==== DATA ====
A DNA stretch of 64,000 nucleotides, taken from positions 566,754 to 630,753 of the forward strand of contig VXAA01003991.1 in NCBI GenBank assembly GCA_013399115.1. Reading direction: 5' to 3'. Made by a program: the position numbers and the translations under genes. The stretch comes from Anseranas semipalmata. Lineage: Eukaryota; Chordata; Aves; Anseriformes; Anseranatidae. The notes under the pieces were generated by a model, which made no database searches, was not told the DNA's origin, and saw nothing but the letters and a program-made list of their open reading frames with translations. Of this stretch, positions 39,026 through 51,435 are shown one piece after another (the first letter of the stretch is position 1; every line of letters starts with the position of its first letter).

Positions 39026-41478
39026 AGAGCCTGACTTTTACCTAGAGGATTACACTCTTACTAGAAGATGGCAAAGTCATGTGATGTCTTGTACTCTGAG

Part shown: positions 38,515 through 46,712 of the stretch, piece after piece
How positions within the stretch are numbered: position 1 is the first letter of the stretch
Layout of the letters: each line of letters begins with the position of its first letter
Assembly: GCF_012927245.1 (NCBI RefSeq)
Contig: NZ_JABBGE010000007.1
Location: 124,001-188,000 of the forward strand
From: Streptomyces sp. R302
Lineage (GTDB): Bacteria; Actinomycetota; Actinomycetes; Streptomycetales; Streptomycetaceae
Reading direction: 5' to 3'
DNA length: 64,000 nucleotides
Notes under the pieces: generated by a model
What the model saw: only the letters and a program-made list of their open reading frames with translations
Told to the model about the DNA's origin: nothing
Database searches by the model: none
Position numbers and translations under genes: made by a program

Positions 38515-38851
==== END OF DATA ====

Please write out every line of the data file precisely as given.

A DNA stretch of 64,000 nucleotides, taken from positions 566,754 to 630,753 of the forward strand of contig VXAA01003991.1 in NCBI GenBank assembly GCA_013399115.1. Reading direction: 5' to 3'. Made by a program: the position numbers and the translations under genes. The stretch comes from Anseranas semipalmata. Lineage: Eukaryota; Chordata; Aves; Anseriformes; Anseranatidae. The notes under the pieces were generated by a model, which made no database searches, was not told the DNA's origin, and saw nothing but the letters and a program-made list of their open reading frames with translations. Of this stretch, positions 39,026 through 51,435 are shown one piece after another (the first letter of the stretch is position 1; every line of letters starts with the position of its first letter).

Positions 39026-41478
39026 AGAGCCTGACTTTTACCTAGAGGATTACACTCTTACTAGAAGATGGCAAAGTCATGTGATGTCTTGTACTCTGAG

Part shown: positions 38,515 through 46,712 of the stretch, piece after piece
How positions within the stretch are numbered: position 1 is the first letter of the stretch
Layout of the letters: each line of letters begins with the position of its first letter
Assembly: GCF_012927245.1 (NCBI RefSeq)
Contig: NZ_JABBGE010000007.1
Location: 124,001-188,000 of the forward strand
From: Streptomyces sp. R302
Lineage (GTDB): Bacteria; Actinomycetota; Actinomycetes; Streptomycetales; Streptomycetaceae
Reading direction: 5' to 3'
DNA length: 64,000 nucleotides
Notes under the pieces: generated by a model
What the model saw: only the letters and a program-made list of their open reading frames with translations
Told to the model about the DNA's origin: nothing
Database searches by the model: none
Position numbers and translations under genes: made by a program

Positions 38515-38851